Saturday, September 30, 2017

Mr. Higgins Comes Home

 Another instant classic from Mike Mignola.

  While not related to Mignola's legendary HELLBOY mythology, you can easily picture MR. HIGGINS COMES HOME taking place in the same universe.

 This beautiful hardcover original graphic novel is Mignola's love letter to classic Vampire cinema, a debt that he acknowledges in his dedication. He gives a special shout-out to Roman Polanski's THE FEARLESS VAMPIRE KILLERS, which he calls his "all-time favorite vampire film", and it shows: The first half of the book is almost a retelling of that film, as a vampire-hunting professor and his assistant travel through The Carpathians en route to the castle of Count Golga, an ancient, evil vampire who is hosting a Walpurgisnacht get-together for a few dozen of his satanic brethren. So far, very much like the Polanski classic....

 The similarities end with the introduction of Mr. Higgins, an old man who fell victim to Count Golga and his wife decades ago, and has been suffering through a self-imposed exile locked in a nunnery, pining away for his late wife, who was taken by The Count. After making Mrs. Higgins a vampire, The Count and Countess subjected Mr. Higgins to unspeakable acts, ultimately transforming him into a werewolf, a condition he has suffered through for decades, unable to think of a way to end his cursed life. Professor Meinhardt and his assistant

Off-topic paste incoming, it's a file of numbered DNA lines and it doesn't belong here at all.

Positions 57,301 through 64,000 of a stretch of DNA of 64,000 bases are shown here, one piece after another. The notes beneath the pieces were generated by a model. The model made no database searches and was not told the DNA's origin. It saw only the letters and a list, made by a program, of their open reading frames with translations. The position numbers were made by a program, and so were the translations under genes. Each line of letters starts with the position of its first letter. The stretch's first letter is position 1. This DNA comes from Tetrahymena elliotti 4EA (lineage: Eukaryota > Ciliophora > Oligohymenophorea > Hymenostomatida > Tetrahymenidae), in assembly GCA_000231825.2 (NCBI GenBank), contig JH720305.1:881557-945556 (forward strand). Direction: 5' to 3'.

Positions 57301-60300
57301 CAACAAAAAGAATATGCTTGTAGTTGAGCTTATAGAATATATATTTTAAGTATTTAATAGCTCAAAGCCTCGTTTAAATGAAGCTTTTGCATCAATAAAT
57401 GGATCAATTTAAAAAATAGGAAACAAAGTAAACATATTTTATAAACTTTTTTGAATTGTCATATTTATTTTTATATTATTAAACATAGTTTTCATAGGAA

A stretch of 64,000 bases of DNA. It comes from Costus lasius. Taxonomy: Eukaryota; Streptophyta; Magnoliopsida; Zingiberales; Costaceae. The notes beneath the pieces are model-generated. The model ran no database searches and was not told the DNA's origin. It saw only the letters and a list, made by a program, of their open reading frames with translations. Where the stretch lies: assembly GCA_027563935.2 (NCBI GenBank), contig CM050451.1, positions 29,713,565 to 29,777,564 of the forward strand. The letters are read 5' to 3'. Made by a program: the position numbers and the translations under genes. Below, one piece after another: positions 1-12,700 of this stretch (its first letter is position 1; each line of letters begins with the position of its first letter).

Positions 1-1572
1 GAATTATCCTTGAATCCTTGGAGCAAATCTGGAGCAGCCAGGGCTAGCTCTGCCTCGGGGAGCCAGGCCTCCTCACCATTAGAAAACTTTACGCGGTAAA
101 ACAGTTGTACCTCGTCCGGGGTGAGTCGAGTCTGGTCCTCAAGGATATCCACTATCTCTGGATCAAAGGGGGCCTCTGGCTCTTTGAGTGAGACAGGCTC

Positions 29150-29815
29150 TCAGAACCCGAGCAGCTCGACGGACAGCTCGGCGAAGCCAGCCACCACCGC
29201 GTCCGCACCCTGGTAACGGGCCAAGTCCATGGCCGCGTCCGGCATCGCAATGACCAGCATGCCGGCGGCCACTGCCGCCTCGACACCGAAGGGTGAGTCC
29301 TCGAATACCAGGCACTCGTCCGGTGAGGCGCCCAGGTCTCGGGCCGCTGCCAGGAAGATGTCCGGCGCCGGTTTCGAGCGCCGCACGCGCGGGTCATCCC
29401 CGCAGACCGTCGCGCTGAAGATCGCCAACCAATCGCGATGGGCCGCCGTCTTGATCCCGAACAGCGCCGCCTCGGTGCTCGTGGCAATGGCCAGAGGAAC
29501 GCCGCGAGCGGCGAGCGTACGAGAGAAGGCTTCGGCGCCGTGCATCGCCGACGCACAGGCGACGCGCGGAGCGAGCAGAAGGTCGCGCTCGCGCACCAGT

arrive and offer him a bargain: If he leads them through The Count's castle, to his hidden coffin, they will kill The Count, and then end Mr. Higgins' cursed life with a silver bullet. To say that things don't go according to plan would be an understatement....

 Much like the Polanski film, MR. HIGGINS COMES HOME is a black comedy that pays homage to its Horror roots a little too well: I don't find either particularly funny, but I can appreciate their bizarre absurdity while I drink in their rich gothic atmosphere. This is your typical, creepy Mike Mignola tale, leavened somewhat by Warwick Johnson-Cadwell's beautifully cartoony art. If Mignola had illustrated this book, it would have been pure it stands, it's a nearly perfect blend of Horror, satire, gore, monsters, and love for the genre classics that have come before. I wish it had gone on just a bit longer, because I had a blast reading it.

 Dark Horse Comics provided a review copy.